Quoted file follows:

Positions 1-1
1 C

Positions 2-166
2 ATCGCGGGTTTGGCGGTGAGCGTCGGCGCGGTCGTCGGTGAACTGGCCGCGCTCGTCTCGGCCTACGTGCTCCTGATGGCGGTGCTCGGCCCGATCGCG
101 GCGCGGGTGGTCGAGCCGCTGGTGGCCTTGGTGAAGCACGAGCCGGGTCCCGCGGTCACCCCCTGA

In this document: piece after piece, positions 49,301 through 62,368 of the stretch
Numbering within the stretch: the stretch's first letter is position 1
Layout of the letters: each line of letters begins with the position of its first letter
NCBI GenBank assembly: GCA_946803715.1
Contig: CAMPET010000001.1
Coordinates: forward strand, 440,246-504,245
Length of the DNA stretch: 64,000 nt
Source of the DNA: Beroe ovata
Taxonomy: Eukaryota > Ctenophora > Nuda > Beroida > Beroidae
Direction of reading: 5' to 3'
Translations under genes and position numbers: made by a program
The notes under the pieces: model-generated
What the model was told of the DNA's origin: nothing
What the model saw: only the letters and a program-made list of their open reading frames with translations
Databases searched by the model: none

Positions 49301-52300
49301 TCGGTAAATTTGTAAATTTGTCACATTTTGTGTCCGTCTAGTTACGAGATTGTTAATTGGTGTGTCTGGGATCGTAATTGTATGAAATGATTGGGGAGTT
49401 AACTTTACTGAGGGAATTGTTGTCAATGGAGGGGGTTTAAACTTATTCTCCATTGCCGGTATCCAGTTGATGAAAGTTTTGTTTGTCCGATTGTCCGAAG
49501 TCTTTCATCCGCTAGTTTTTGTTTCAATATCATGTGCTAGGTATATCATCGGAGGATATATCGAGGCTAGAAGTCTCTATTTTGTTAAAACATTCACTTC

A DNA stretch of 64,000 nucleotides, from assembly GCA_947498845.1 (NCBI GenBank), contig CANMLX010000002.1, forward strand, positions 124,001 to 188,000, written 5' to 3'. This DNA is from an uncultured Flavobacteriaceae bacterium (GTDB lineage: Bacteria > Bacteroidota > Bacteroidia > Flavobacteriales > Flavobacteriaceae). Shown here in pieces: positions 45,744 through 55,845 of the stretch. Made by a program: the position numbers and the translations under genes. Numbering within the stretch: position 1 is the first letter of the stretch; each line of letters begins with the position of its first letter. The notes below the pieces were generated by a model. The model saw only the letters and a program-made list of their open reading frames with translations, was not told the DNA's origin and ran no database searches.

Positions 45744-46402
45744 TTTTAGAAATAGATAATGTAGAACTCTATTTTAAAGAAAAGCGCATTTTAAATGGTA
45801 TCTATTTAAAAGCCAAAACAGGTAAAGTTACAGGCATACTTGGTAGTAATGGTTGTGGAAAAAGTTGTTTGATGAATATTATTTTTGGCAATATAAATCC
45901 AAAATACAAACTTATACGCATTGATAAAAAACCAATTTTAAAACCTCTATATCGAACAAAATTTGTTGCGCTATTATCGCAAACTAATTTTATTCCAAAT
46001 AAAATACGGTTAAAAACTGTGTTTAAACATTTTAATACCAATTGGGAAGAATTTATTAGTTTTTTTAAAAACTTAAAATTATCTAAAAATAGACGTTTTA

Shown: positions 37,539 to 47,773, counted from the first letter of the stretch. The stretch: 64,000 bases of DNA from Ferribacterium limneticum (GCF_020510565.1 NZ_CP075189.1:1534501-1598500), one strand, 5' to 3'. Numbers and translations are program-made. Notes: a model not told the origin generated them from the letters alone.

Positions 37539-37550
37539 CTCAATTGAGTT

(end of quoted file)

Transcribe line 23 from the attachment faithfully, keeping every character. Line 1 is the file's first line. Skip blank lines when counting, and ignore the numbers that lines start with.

49401 AACTTTACTGAGGGAATTGTTGTCAATGGAGGGGGTTTAAACTTATTCTCCATTGCCGGTATCCAGTTGATGAAAGTTTTGTTTGTCCGATTGTCCGAAG